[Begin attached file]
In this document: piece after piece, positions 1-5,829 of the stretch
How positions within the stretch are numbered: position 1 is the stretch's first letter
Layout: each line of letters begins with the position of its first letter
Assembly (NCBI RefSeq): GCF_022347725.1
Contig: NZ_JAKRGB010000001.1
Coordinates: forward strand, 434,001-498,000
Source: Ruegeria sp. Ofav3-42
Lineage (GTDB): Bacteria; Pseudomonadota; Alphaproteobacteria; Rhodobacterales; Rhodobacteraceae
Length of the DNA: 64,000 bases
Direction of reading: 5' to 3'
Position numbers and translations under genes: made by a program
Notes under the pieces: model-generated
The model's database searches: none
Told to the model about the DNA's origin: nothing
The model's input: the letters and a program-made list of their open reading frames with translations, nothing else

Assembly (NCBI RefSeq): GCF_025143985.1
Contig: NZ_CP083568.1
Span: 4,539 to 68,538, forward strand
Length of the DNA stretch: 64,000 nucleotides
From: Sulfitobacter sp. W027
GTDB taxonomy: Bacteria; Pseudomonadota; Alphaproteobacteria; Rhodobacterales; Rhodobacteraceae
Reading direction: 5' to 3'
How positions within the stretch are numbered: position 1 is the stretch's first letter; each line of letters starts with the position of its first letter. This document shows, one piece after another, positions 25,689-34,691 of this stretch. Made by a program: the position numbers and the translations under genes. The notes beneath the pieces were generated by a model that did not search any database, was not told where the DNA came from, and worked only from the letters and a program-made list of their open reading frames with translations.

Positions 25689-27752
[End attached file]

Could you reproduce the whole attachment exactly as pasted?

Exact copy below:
In this document: piece after piece, positions 1-5,829 of the stretch
How positions within the stretch are numbered: position 1 is the stretch's first letter
Layout: each line of letters begins with the position of its first letter
Assembly (NCBI RefSeq): GCF_022347725.1
Contig: NZ_JAKRGB010000001.1
Coordinates: forward strand, 434,001-498,000
Source: Ruegeria sp. Ofav3-42
Lineage (GTDB): Bacteria; Pseudomonadota; Alphaproteobacteria; Rhodobacterales; Rhodobacteraceae
Length of the DNA: 64,000 bases
Direction of reading: 5' to 3'
Position numbers and translations under genes: made by a program
Notes under the pieces: model-generated
The model's database searches: none
Told to the model about the DNA's origin: nothing
The model's input: the letters and a program-made list of their open reading frames with translations, nothing else

Assembly (NCBI RefSeq): GCF_025143985.1
Contig: NZ_CP083568.1
Span: 4,539 to 68,538, forward strand
Length of the DNA stretch: 64,000 nucleotides
From: Sulfitobacter sp. W027
GTDB taxonomy: Bacteria; Pseudomonadota; Alphaproteobacteria; Rhodobacterales; Rhodobacteraceae
Reading direction: 5' to 3'
How positions within the stretch are numbered: position 1 is the stretch's first letter; each line of letters starts with the position of its first letter. This document shows, one piece after another, positions 25,689-34,691 of this stretch. Made by a program: the position numbers and the translations under genes. The notes beneath the pieces were generated by a model that did not search any database, was not told where the DNA came from, and worked only from the letters and a program-made list of their open reading frames with translations.

Positions 25689-27752